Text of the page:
Sharwin and the Anti-Ramen: Tamago Breakfast would be freshly-made tamago. There were plenty of tamago stands along the streets and I grabbed a “small” one with chili flavor. Nicely cooked and not too sweet, it was an excellent way to jumpstart the morning! The best part was there were tons of flavors available, ranging from chicken to seaweed.  On the way back to the hotel, I spied some Togarashi pepper. It looked fresh not as ground-up as the ones we’re used to here so I grabbed a bottle. This was my kind of shopping trip!

For lunch, I headed to meet Sherilyn to check out, in her opinion, one of the best noodle places in Tokyo.  Steps away from the A4 exit of Iibadashi train station lay the tsukemen place.  The funny part is, you place your orders and pay through a vending machine OUTSIDE the restaurant and then you line up and wait for them to call you when your seats are ready.  The tsukemen, though, was no laughing matter.

Sharwin and the Power of Turo

chef sharwin and the power of turo

Throughout my 4 day stay in Tokyo, I often resorted to broken English, a few “desu kas,” “arigato gosaimases” and a lot of “turo” or pointing.  Sometimes, that can lead to some awesome discoveries.

A few of those discoveries were in the Ameyoko Flea Market.  After spending a couple of hours walking along Kappabashi Dori (which is heaven for chefs – a 2-3 km. stretch of nothing but culinary stores), I developed quite an appetite.  I took a train to Ueno and began to look for the famous Japanese flea market. Before I left the train station, though, I needed an ice cream break! Baskin Robbins was smiling at me and what greeted me was this treat of a flavor: Ichigo Milk Ice Cream! Named after a Japanese cartoon, it had a wonderfully creamy milk ice cream, richer than your normal vanilla and it also had some strawberry ice cream with nice sweet strawberry chunks.  Quite a flavor!

Ichigo Milk Ice Cream

Traversing the flea market, I was more interested in the food being offered than the discount clothes, and my first stop was an izakaya, or a drinking joint.  Since it was early afternoon, it was not busy.  Usually izakayas serve yaki toris with sweet sauces, but the one I ate in served theirs with salt and a spicy bean paste.  Left with no choice but to point, I pointed at four items, hoping to God I got at least one right.  And I really was! First came a chicken meatloaf, like a long Tsukune or meatball.  Very flavorful and tender, a great beginning. Then the good stuff came in.  Chicken Gizzard, chewy with a slight crunch, no disturbing odors.  I wish they were slightly more tender but it was good.  A stick of grilled chicken skin was a win, with its slight crunch and rich fatty goodness.  Lastly, a traditional chicken yaki tori with leeks.  Juicy and perfectly cooked, even the leeks were tender and flavorful. Points for lucky pointing! 

Next in this article: takoyaki and oysters!

Sharwin and the Temple of Sushi

Sharwin and the Temple of Sushi

My second full day in Japan started early, 3.30 am (2.30 am Manila time), to be precise.  It was such as ungodly hour that I half-expected a ghost or apparition would appear in my tiny hotel room to scare me to death.  Unlike most days, however, I didn’t mind waking up this early.  After all, I was going to Tsukiji Market, the Temple of Sushi.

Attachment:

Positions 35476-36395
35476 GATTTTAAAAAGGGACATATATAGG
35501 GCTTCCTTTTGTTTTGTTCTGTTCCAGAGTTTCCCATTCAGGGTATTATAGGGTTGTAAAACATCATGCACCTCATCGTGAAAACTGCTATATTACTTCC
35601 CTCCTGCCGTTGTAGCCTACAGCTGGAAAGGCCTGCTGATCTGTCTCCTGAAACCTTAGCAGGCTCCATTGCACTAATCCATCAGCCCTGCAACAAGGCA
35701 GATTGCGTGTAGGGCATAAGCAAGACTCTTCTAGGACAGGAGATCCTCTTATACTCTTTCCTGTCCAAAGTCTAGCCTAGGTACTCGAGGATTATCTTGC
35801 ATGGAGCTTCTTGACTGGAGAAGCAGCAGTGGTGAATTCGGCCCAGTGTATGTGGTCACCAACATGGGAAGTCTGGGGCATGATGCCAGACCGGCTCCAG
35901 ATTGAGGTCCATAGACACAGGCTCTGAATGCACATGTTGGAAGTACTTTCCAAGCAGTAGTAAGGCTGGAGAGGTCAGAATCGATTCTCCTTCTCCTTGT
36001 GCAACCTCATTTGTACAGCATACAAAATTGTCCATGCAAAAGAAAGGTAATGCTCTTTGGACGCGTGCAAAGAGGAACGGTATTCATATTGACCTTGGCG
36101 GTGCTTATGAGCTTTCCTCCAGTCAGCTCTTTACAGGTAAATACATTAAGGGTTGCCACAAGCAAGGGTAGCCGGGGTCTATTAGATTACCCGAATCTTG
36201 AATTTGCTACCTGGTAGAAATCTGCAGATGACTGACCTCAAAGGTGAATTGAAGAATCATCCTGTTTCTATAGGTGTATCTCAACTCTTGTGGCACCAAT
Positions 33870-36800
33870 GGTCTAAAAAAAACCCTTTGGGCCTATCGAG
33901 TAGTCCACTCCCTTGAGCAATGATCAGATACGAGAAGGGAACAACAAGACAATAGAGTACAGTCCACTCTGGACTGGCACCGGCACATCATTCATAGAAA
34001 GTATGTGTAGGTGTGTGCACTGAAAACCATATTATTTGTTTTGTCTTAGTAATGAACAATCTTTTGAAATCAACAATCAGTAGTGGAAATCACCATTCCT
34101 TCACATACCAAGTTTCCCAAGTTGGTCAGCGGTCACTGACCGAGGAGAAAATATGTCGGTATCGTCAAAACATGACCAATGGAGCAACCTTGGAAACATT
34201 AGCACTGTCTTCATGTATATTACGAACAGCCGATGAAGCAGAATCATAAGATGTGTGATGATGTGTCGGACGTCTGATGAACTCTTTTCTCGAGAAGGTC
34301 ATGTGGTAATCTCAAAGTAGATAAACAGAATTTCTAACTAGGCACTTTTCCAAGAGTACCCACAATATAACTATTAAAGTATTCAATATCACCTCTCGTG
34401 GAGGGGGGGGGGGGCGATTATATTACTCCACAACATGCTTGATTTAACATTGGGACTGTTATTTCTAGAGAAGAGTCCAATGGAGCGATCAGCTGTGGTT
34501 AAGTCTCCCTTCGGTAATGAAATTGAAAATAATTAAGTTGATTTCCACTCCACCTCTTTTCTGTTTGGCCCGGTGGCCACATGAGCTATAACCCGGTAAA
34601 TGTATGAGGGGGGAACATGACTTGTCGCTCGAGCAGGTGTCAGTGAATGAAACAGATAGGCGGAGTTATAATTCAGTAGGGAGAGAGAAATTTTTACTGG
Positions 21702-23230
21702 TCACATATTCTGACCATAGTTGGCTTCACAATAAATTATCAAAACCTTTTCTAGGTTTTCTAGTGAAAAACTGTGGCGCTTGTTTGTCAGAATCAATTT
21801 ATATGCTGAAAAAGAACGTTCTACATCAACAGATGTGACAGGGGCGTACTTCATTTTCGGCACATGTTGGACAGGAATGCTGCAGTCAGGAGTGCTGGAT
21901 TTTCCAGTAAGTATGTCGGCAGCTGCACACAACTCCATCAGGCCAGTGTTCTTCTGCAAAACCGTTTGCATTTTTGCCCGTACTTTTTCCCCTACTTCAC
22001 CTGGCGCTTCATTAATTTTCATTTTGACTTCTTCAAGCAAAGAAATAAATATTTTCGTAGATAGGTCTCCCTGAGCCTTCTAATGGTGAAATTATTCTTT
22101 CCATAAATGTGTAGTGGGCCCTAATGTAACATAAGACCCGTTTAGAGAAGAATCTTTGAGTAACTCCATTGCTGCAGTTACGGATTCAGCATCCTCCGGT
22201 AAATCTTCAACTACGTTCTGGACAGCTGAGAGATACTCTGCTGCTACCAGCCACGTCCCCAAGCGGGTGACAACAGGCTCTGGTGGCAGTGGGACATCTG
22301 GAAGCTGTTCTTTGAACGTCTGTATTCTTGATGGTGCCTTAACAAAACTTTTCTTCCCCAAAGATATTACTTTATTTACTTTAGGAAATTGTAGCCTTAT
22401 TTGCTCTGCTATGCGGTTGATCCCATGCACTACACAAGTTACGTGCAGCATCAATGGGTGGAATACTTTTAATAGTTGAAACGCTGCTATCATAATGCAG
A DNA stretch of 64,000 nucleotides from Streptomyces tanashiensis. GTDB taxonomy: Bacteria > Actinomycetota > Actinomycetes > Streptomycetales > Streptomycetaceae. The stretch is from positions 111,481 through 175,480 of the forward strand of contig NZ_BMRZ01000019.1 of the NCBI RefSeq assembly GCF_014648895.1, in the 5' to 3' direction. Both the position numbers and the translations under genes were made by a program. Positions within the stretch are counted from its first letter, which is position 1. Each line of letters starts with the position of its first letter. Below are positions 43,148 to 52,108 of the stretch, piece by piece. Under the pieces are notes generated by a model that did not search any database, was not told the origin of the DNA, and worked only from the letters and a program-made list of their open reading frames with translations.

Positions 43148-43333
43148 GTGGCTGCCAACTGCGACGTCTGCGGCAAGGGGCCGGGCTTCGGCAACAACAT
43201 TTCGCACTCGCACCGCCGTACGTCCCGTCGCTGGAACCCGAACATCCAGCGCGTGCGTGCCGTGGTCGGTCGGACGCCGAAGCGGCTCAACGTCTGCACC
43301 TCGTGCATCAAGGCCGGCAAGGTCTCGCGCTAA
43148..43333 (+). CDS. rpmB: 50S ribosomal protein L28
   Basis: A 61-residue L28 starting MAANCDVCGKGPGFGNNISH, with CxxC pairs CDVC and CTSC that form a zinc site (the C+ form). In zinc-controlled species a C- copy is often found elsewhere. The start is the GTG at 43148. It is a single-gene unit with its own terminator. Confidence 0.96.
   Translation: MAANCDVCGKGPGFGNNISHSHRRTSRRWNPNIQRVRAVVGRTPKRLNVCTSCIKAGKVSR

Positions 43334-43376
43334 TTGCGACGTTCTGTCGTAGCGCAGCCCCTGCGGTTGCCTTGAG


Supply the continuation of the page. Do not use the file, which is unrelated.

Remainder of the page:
I got to the Fish Information Center to line up for the tuna auction at around 420 am.  They only allow 120 tourists per day to watch the auction and to my surprise, I wasn’t even the first (or the 15th) person in line.  After chilling outdoors with a Spanish couple and basically humiliating my old Spanish teacher by butchering my conversational Spanish (a donde a la biblioteca?) the 120 of us were herded into the waiting room.  Here we were given bright yellow vests for safety (and also so market purveyors could look at us with disdain as ‘those evil tourists’) plus specific instructions on how not to get killed inside the market.  Warnings of watching out for moving forklifts and trucks and not using flash photography were ingrained in our minds through sheer repetition (for about 40 minutes) and then we were off!

Chef Sharwin Tee - Sharwin and the Temple of Sushi


Very few can have the expansive kitchens featured in mansions on TV, so with the limited space, which pans are your must-haves? Once you have these four, you may not need more.

Shiny Pointy Things

Chef's Knife

With food becoming more and more significant in people’s lives, kitchen gadgets are falling out of the sky. From garlic presses to silicone tea bags, kitchen gadgets are now a dime a dozen. Even the most basic of gadgets, the kitchen knifes, are getting glam makeovers as well, but how many kitchen knives do you really need? “Only four,” is the answer and don’t let anyone tell you otherwise.

Keeping Your Cool

Summer time is beckoning and as much as people look forward to the sun and the outdoors, the heat could wreak havoc on our food, and then our moods. Keep your kitchen cool with these tips.

Tip # 1 Ice Ice (Water) Baby

One of the most important things in the summer is to keep everything cold. During picnics, trips to the beach or outdoor barbecues, keep your uncooked meats, salads and drinks cold by placing them in ice with a little bit of water. The water will help spread the “coldness” of the ice throughout the entire ice box, making things colder faster, as opposed to just ice. It’s a good tip to remember also when chilling wine and champagne.